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Q: I've heard of the practice of placing a drop of Mercury in the tip of a HP bullet and sealing it with wax. This supposedly produces devastating results in soft tissue targets as well as anything else it hits. Does this practice have any merit or is it an example of pulp novel folklore? Could it be used to compensate for poor ballistic performance in the weaker calibers?

A: The mercury issue is more fiction than practical fact. As far as I've been able to determine, the idea first surfaced in Frederick Forsythe's novel, "Day Of The Jackal," and took off from there. Mercury is too unstable for satisfactory use in bullets. As well, remember that the laws of physics apply here, regardless of the materials used. In other words, if the HP bullet in question won't expand in its normal configuration, it isn't more likely to expand with a small amount of mercury in its cavity.

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Q: I was surprised at your opinion that the SIG P226 is probably the best DA 9mm auto. What happened to the Czech CZ75? Was your opinion given more for police who would have a hard time purchasing these expensive pistols or has it changed?

A: My opinion hasn't changed, but the availability of the CZ75, it's spare magazines and spare parts has not become such that I can consider it as a serious contender.

As for expense, I don't think it's much different from either a SIG or Beretta, both of which will cost you about $600 new.

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Q: I'm thinking about buying a M1911 type pistol of either Colt or Springfield Armory manufacture, but am confused as to which is the best. Locally, I've heard that the Colt has a better frame-to-slide fit and is more reliable. On the other hand, in my area, the SA costs less than the Colt. Please advise.

A: Your question is a tough one, for I have had nothing but good luck with both Colt and Springfield Armory built .45s. So, I must say that the only difference between them as far as I am concerned is the Series 80 "safety" modifications versus the standard M1911 mechanism. Of the two, I much prefer the straight M1911 design because it is simpler, time-proven and allows faster, easier gunsmithing.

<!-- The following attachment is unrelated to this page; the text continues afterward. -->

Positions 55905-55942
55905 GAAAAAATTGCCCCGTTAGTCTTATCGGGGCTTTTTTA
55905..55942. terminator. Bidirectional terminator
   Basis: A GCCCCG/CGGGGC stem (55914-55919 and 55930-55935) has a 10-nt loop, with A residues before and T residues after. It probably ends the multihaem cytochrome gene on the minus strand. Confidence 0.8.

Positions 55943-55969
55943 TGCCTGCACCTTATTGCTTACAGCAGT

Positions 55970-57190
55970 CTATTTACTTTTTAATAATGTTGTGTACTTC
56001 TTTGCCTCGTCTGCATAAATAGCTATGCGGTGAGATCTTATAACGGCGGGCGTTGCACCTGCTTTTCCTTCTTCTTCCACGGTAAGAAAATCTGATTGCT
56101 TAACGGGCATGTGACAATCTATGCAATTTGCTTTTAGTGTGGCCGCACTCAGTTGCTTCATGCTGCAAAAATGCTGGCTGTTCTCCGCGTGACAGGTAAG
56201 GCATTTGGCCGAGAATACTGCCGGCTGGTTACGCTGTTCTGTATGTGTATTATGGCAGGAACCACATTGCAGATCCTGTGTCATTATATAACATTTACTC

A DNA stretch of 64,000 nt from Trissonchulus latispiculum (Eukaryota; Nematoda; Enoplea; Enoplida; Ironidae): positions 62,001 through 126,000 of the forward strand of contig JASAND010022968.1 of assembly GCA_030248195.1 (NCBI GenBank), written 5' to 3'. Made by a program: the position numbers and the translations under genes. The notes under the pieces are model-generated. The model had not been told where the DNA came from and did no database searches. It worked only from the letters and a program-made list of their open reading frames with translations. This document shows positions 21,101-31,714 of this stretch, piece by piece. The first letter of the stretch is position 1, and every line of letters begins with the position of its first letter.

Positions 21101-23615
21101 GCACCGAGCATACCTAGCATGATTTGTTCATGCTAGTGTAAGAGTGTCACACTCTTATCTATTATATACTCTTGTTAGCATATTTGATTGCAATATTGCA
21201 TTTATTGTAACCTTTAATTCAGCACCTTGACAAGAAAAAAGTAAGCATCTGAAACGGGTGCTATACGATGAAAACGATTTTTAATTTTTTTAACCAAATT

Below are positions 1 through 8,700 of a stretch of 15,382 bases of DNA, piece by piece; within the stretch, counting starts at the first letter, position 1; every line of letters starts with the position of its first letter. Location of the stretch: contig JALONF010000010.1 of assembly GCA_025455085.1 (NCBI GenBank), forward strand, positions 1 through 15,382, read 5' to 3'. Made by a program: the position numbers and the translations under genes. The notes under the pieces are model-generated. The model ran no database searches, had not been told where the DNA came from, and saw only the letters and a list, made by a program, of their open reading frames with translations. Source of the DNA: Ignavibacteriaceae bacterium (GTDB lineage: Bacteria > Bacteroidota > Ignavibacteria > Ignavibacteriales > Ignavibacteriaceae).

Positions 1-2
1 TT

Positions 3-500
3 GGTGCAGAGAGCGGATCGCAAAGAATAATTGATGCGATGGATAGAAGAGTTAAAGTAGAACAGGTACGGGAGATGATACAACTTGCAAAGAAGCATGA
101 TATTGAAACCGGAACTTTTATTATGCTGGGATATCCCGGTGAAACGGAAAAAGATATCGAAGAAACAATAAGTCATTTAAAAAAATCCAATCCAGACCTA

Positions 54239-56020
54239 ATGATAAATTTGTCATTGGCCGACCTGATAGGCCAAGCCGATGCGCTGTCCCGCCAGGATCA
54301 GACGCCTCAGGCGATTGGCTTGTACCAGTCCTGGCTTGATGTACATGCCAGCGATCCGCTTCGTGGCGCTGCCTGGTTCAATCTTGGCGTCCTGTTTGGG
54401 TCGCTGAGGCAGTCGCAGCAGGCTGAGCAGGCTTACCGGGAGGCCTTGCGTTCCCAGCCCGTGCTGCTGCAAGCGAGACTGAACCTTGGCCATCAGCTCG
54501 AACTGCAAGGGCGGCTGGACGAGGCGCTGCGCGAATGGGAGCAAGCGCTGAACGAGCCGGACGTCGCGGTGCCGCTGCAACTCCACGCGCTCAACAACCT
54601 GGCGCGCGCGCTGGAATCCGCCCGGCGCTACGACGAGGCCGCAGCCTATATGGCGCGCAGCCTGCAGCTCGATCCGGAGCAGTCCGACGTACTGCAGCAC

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Q: I owe you an apology! I've been reading your work for the past twelve years and it annoyed me! I would read it, fully aware that your views concerning the .45 ACP were 180-degrees opposite mine. Heck, anyone with any knowledge of handguns would know that the .357/125 gr. JHP was definitely the only way to go when betting your life! My way was the only way to go...I thought. You came across to me as a "born again Christian" who had "seen the light." Preach, preach, preach!

Then a funny thing happened. Because all of my friends shoot .45s, out of curiosity last spring I decided to buy one, just to see what you were talking about. After putting 500 rds. through it, I decided that it was definitely a "keeper!" Since then, I've had high-visibility fixed sights put on it, a trigger job and am having a ball with it! Now I rarely use my other handguns -- you know of what you speak!

A: I appreciate your appreciation. It's always nice to see someone, as you put, "see the light!" It sure worked for me!

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Q: I'm a Marine, stationed at Guantanamo Bay, Cuba, and have a few questions. I already have a Colt Government Model, but upon my return to the U.S., I am considering the purchase of another handgun chambered for the .45 ACP cartridge.

My two choices are a Colt "Stainless Gold Cup" or the SIG P220. I want to carry the gun for sport shooting as well as personal protection and the .45 seems best suited for this. My questions are: 1) Which pistol would you prefer for everyday carry? 2) Will the alloy frame of the SIG wear more than the stainless Colt? 3) Will both pistols reliably feed CCI 200 gr. JHPs without feed ramp polishing, etc.? If not, who can be trusted with the job? Cost is not the issue.

A: I think we should remember that the Gold Cup, whether in regular or stainless steel, is a highly refined target pistol, designed to shoot target ammo, not full-powered, self-defense loads. Thus, while everyone knows of my preference towards Colt .45 autos, I must recommend the SIG instead for the purposes you describe. I think you'll find that, like the Colt LW Commander, it will last longer than makes any difference.